• Oroyo peruviana
  • Oroyo peruviana
  • Oroyo peruviana

Oroya peruviana

Size: ex 1L pots

Availability: Sold Out

£15.99

Quick Overview

  • Highly ornamental cactus with brown spines
  • Endangered in the wild and relatively rare in cultivation
  • Hardy to -7C for brief periods
  • Needs excellent drainage
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Description

Oroya peruviana is endemic to a restricted range in the altiplano Puna grasslands of the Peruvian Andes on the high slopes and inter-Andean valleys at altitudes between about 3400-4300m above sea level. It is a small solitary globular cactus which hugs the ground, sheltering from the harsh cold relentless winds and taking advantage of the increased heat gradient close to the surface. At these altitudes the climate is cool with only a few degrees difference in seasonal average but with a wide daily range of temperatures from day to night. This diurnal variation can be as much as 45C with bright hot sunny days and frosty nights. Hard frosts and cool moist cloud cover are common with some moisture from occasional snow melt. Growing in association with grasses and other high altitude cacti like Austocylindropuntia floccosa, Oroya peruviana nestles into nooks and crannies amongst the rock and is capable of surviving occasional short dips down to -7C. Extra protection from fleece is sensible during periods of extreme winter cold when the temperature looks like it will go lower than than about -5C. Prolonged sub-zero temperatures are not normal in its natural range and fleece will provide the necessary protection in UK conditons but should be removed when temperatures pick up again and not left in place throughout the entire winter. A simple rain shelter is sensible and the small size of Oroyo peruviana make this a relatively easy proposition.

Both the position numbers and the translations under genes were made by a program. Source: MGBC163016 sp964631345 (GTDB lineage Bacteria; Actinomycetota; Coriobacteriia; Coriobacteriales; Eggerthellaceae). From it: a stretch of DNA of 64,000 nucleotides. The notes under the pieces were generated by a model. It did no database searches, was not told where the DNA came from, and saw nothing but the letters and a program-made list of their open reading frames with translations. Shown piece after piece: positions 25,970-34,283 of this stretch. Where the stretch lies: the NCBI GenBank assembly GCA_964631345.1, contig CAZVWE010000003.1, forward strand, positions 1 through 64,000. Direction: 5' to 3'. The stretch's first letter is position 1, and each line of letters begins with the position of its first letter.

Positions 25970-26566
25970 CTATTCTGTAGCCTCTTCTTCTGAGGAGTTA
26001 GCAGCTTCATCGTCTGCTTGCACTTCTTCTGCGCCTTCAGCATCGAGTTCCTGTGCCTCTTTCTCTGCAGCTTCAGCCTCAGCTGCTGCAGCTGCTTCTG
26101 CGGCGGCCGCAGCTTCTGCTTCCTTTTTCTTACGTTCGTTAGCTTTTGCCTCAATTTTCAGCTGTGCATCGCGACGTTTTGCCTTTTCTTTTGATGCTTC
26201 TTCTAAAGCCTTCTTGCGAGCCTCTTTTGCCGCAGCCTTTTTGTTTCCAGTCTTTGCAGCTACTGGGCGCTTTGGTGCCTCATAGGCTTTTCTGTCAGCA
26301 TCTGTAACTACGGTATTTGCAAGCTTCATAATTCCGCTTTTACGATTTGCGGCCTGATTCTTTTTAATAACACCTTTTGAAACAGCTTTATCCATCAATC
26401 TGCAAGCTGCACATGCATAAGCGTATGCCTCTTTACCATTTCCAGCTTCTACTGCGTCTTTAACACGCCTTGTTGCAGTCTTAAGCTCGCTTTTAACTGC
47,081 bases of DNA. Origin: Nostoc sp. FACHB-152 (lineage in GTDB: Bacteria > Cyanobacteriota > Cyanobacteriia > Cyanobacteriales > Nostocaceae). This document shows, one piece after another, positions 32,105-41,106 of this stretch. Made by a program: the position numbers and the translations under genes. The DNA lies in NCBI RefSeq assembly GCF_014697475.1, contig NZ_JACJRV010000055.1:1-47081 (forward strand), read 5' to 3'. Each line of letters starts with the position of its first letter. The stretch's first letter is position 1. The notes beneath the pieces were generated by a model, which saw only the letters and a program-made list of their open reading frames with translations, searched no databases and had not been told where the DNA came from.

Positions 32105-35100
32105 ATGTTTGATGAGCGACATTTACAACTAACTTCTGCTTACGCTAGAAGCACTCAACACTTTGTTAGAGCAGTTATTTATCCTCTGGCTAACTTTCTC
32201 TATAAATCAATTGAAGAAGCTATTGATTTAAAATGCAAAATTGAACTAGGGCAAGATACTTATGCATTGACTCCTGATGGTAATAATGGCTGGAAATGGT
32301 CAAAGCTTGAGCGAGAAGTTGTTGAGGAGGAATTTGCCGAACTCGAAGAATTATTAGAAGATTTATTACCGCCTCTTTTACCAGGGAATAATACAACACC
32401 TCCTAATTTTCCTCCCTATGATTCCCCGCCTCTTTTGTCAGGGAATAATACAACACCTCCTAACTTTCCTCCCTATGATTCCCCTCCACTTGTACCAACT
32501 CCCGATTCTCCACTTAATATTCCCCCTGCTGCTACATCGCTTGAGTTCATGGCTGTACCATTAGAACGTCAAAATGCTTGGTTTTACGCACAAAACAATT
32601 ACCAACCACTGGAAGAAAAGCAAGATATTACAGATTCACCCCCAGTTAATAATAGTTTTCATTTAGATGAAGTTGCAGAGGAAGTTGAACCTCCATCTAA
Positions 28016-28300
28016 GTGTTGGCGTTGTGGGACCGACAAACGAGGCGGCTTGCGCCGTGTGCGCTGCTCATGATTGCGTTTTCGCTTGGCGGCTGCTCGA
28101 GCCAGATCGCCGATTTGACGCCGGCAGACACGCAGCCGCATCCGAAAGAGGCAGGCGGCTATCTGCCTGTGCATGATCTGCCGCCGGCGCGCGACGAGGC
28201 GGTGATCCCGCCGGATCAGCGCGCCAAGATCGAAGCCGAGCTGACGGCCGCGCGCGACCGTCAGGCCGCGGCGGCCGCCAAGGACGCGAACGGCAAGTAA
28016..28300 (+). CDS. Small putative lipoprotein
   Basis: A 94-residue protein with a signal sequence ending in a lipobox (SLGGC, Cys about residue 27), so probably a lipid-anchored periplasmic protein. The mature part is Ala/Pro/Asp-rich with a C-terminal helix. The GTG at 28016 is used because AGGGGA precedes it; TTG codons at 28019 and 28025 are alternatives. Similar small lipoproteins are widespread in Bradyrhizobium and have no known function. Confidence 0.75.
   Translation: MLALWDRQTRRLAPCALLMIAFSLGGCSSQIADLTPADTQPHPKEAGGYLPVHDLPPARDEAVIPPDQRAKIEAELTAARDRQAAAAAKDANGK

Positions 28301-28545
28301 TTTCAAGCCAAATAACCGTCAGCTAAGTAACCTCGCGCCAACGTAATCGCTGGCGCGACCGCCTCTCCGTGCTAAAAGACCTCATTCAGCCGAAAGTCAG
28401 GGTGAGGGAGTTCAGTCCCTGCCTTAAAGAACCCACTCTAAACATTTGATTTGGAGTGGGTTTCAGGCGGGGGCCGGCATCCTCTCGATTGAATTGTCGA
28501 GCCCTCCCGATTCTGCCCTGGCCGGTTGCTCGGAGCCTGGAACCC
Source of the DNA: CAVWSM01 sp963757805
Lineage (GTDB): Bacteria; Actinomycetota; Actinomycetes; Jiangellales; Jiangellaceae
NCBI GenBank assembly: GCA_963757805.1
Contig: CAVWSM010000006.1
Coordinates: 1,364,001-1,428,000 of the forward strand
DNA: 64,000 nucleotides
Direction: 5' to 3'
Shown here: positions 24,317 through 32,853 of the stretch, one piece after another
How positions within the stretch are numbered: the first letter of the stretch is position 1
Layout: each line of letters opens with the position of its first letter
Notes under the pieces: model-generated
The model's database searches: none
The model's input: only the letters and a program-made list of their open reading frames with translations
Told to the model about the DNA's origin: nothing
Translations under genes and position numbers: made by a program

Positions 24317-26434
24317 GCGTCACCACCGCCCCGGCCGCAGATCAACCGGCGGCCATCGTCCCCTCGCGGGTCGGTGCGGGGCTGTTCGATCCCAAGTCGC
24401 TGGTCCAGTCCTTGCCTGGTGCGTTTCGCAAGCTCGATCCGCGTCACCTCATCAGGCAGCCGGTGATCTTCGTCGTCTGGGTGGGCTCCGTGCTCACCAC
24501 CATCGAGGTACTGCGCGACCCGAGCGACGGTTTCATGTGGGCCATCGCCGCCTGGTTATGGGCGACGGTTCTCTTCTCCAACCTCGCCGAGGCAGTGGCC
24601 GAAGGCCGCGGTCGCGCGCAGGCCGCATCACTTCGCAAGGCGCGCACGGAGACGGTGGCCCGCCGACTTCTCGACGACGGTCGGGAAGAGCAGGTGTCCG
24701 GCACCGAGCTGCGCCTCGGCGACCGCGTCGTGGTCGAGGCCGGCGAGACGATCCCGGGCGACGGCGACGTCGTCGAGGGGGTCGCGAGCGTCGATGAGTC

Oroya peruviana are small cacti and have evolved a low flat body shape in response to the harsh climatic regime in which it lives. To achieve this same shape in cultivation, it should be grown in high light levels, mimicking the high solar radiation at high altitude. In lower light levels, particularly during the summer growing season and without that constant driving wind coming in over the Andes they tend to grow taller and fuller. This isn't necessarily wrong - although many cactus purists think it is - it is simply an alternate shape. Plants will respond to local conditions and have differing forms. A Leptospermum scoparium, for instance, that grows on the rugged New Zealand west coast where it is exposed to constant wind will grow into a windswept shape like a large bonsai; the same plant grown in a sheltered valley will grow into a large stocky shrub; and growing in amongst secondary growth in the bush where it is competing with many others it will develop into a tall leggy tree. An Oroya peruviana growing in a typically cool and often cloudy British summer is perfectly at home but may not hug the ground quite so much trying to eke out every last degree of shelter. It will cope with British wet well providing it is in an extremely free-draining substrate. A raised sloping gradient is best.